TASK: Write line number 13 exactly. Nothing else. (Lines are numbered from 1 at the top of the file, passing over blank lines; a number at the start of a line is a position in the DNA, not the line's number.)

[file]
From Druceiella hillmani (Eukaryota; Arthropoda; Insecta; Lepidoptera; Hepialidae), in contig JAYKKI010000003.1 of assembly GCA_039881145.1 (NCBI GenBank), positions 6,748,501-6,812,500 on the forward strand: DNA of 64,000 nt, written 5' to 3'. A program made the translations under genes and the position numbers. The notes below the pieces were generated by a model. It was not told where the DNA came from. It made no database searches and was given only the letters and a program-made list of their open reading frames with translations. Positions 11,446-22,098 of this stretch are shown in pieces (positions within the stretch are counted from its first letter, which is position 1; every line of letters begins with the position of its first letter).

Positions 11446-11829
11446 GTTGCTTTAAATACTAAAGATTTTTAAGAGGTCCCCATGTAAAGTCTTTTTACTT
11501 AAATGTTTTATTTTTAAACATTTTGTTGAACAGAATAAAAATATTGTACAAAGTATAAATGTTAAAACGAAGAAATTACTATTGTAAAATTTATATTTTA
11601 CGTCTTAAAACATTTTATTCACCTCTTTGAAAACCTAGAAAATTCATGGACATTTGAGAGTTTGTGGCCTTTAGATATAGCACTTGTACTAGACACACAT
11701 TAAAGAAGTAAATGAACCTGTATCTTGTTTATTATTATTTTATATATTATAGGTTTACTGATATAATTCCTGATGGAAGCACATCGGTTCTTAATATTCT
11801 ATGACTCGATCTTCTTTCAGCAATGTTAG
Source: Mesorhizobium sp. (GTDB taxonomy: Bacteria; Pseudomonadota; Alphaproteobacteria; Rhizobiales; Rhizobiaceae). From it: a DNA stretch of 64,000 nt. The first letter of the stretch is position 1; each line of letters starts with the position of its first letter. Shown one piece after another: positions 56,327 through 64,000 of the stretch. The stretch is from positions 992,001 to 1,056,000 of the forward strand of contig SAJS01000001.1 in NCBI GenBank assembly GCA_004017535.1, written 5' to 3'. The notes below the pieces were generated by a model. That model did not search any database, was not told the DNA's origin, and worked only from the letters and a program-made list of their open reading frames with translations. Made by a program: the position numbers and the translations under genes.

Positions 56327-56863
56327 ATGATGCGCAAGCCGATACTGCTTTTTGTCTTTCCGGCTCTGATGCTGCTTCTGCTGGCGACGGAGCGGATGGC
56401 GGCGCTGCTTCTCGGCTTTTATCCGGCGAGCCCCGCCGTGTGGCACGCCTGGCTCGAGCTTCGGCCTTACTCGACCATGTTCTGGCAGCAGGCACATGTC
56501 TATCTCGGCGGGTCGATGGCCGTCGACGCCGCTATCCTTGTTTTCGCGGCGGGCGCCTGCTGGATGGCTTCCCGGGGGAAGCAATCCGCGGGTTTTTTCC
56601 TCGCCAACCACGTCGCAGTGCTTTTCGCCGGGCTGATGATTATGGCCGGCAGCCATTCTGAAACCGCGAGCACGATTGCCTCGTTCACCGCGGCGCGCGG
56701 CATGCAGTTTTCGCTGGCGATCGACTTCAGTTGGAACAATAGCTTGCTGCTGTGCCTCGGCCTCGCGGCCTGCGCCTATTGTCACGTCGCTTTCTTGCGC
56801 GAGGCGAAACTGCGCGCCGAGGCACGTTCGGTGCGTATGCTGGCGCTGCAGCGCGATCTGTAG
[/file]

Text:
56601 TCGCCAACCACGTCGCAGTGCTTTTCGCCGGGCTGATGATTATGGCCGGCAGCCATTCTGAAACCGCGAGCACGATTGCCTCGTTCACCGCGGCGCGCGG